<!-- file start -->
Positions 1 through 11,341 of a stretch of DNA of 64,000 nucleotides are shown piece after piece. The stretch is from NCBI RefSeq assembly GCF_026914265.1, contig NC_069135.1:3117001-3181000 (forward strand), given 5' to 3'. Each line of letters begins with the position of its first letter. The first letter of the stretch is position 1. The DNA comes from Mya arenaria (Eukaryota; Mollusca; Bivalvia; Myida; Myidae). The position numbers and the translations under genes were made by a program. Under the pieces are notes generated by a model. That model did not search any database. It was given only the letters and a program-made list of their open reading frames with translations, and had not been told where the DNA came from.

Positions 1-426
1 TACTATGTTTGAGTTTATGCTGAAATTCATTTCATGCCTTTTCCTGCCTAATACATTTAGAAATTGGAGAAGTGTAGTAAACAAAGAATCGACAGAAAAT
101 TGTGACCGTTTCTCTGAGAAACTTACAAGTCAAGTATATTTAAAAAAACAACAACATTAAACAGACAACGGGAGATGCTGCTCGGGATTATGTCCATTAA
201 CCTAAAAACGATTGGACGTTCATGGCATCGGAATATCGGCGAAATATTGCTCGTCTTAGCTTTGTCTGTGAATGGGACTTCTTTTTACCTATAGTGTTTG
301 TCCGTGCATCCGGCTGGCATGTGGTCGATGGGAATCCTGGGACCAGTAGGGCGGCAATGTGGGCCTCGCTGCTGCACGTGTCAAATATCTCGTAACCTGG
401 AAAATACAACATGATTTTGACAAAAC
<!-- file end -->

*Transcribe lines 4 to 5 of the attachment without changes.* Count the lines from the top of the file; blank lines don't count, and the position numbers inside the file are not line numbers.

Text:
101 TGTGACCGTTTCTCTGAGAAACTTACAAGTCAAGTATATTTAAAAAAACAACAACATTAAACAGACAACGGGAGATGCTGCTCGGGATTATGTCCATTAA
201 CCTAAAAACGATTGGACGTTCATGGCATCGGAATATCGGCGAAATATTGCTCGTCTTAGCTTTGTCTGTGAATGGGACTTCTTTTTACCTATAGTGTTTG